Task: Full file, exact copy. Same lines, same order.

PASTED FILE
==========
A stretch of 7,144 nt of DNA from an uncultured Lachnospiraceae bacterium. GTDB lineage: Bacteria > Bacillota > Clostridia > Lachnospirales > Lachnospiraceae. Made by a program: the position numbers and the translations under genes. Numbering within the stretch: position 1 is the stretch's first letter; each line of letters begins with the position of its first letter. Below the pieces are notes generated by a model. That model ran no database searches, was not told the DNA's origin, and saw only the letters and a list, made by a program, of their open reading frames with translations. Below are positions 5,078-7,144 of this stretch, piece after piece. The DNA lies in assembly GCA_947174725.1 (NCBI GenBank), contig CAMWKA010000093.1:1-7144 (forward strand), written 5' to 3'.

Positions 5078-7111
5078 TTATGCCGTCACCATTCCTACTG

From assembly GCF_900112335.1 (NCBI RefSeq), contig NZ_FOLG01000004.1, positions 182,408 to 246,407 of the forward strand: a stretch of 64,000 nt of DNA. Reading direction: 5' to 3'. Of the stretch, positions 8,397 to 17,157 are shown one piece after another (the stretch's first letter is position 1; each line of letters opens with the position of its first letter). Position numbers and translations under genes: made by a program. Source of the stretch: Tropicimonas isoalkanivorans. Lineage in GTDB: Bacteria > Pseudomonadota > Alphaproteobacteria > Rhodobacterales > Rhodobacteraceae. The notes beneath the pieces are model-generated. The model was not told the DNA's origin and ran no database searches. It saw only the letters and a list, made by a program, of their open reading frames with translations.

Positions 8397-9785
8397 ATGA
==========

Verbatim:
A stretch of 7,144 nt of DNA from an uncultured Lachnospiraceae bacterium. GTDB lineage: Bacteria > Bacillota > Clostridia > Lachnospirales > Lachnospiraceae. Made by a program: the position numbers and the translations under genes. Numbering within the stretch: position 1 is the stretch's first letter; each line of letters begins with the position of its first letter. Below the pieces are notes generated by a model. That model ran no database searches, was not told the DNA's origin, and saw only the letters and a list, made by a program, of their open reading frames with translations. Below are positions 5,078-7,144 of this stretch, piece after piece. The DNA lies in assembly GCA_947174725.1 (NCBI GenBank), contig CAMWKA010000093.1:1-7144 (forward strand), written 5' to 3'.

Positions 5078-7111
5078 TTATGCCGTCACCATTCCTACTG

From assembly GCF_900112335.1 (NCBI RefSeq), contig NZ_FOLG01000004.1, positions 182,408 to 246,407 of the forward strand: a stretch of 64,000 nt of DNA. Reading direction: 5' to 3'. Of the stretch, positions 8,397 to 17,157 are shown one piece after another (the stretch's first letter is position 1; each line of letters opens with the position of its first letter). Position numbers and translations under genes: made by a program. Source of the stretch: Tropicimonas isoalkanivorans. Lineage in GTDB: Bacteria > Pseudomonadota > Alphaproteobacteria > Rhodobacterales > Rhodobacteraceae. The notes beneath the pieces are model-generated. The model was not told the DNA's origin and ran no database searches. It saw only the letters and a list, made by a program, of their open reading frames with translations.

Positions 8397-9785
8397 ATGA